Ouldsworthey History, Family Crest & Coats of Arms
- Origins Available:
Ouldsworthey is a name of ancient Anglo-Saxon origin and comes from a family once having lived in the historic county of Yorkshire, where they held a manor at Holdsworth. Actually, "there are two Holdsworths in the West Riding [of Yorkshire]."  The family is "from either Holdsworth in Eckington or Holdsworth in Ovenden."  Today we cannot locate the place in Eckington, but Holdsworth House is in Ovenden, just outside of Halifax. Holdsworth House was built c. 1598, but was not held by the family.
Early Origins of the Ouldsworthey family
The surname Ouldsworthey was first found in Yorkshire where John de Haldeworth, was the first listed of the family in the Hundredorum Rolls of 1273. The family had many name changes "from Haldeworth or Haldsworth in the 13th century, to Holdsworth or Houldsworth in the 19th [century]." 
As one might suspect the Yorkshire Poll Tax Rolls of 1379 including some of the early spellings: Johannes Haldeworthe, of Leathley; Ricardus de Haldeworthe, of Southowrara; and Johannes de Haleworth, sittor. All held land there at that time. 
"Holsworthy, [Devon has a] market which is one of great antiquity ; and the chief fair was recorded in the time of Edward I. as having belonged to the ancestors of William Martyn from time immemorial." 
Early History of the Ouldsworthey family
This web page shows only a small excerpt of our Ouldsworthey research. Another 123 words (9 lines of text) covering the years 1374, 1495, 1613, 1593, 1595, 1596, 1602, 1590, 1649, 1590, 1596, 1558, 1595, 1558, 1583, 1595, 1684, 1746 and 1684 are included under the topic Early Ouldsworthey History in all our PDF Extended History products and printed products wherever possible.
Ouldsworthey Spelling Variations
The English language only became standardized in the last few centuries; therefore,spelling variations are common among early Anglo-Saxon names. As the form of the English language changed, even the spelling of literate people's names evolved. Ouldsworthey has been recorded under many different variations, including Holdsworth, Holesworth, Houlsworth, Holdworth, Houldworth and many more.
Early Notables of the Ouldsworthey family (pre 1700)
Distinguished members of the family include Richard Holdsworth (1590-1649), English theologian, the youngest son of the Reverend Richard Holdsworth, vicar of Newcastle-on-Tyne, where he was born in 1590. "His father died in 1596, leaving his child to the care of a son-in-law, the Rev. William Pearson or Pierson, who was curate and lecturer in the parish church of Newcastle."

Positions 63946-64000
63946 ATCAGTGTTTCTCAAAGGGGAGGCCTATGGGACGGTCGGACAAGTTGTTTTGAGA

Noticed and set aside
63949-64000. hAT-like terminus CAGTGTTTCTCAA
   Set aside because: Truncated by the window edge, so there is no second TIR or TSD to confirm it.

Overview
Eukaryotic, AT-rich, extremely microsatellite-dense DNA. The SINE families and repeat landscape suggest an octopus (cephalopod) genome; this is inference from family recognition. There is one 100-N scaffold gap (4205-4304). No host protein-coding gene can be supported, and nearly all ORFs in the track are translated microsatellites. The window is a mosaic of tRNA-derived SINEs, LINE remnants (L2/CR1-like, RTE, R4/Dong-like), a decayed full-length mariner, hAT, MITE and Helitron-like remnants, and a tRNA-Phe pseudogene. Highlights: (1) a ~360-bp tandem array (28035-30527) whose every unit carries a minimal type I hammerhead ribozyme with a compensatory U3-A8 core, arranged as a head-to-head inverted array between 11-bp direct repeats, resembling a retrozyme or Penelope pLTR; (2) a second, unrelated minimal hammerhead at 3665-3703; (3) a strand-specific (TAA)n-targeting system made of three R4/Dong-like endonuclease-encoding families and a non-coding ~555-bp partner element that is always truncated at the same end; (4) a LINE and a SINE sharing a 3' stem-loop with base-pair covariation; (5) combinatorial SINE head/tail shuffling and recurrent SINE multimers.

Daniel Halsworth or Holdsworth (1558?-1595?)...
Another 64 words (5 lines of text) are included under the topic Early Ouldsworthey Notables in all our PDF Extended History products and printed products wherever possible.
Migration of the Ouldsworthey family
For many English families, the political and religious disarray that shrouded England made the far away New World an attractive prospect. On cramped disease-ridden ships, thousands migrated to those British colonies that would eventually become Canada and the United States. Those hardy settlers that survived the journey often went on to make important contributions to the emerging nations in which they landed. Analysis of immigration records indicates that some of the first North American immigrants bore the name Ouldsworthey or a variant listed above: Seth Holdsworth, who settled in Barbados in 1675, and Scholas Houldsworth, who arrived in Philadelphia in 1856.
Related Stories +
- ^ Harrison, Henry, Surnames of the United Kingdom: A Concise Etymological Dictionary Baltimore: Geneological Publishing Company, 2013. Print
- ^ Reaney, P.H and R.M. Wilson, A Dictionary of English Surnames. London: Routledge, 1991. Print. (ISBN 0-415-05737-X)
- ^ Bardsley, C.W, A Dictionary of English and Welsh Surnames: With Special American Instances. Wiltshire: Heraldry Today, 1901. Print. (ISBN 0-900455-44-6)
- ^ Worth, R.N., A History of Devonshire London: Elliot Stock, 62, Paternoster Row, E.G., 1895. Digital
- ^ Smith, George (ed), Dictionary of National Biography. London: Smith, Elder & Co., 1885-1900. Print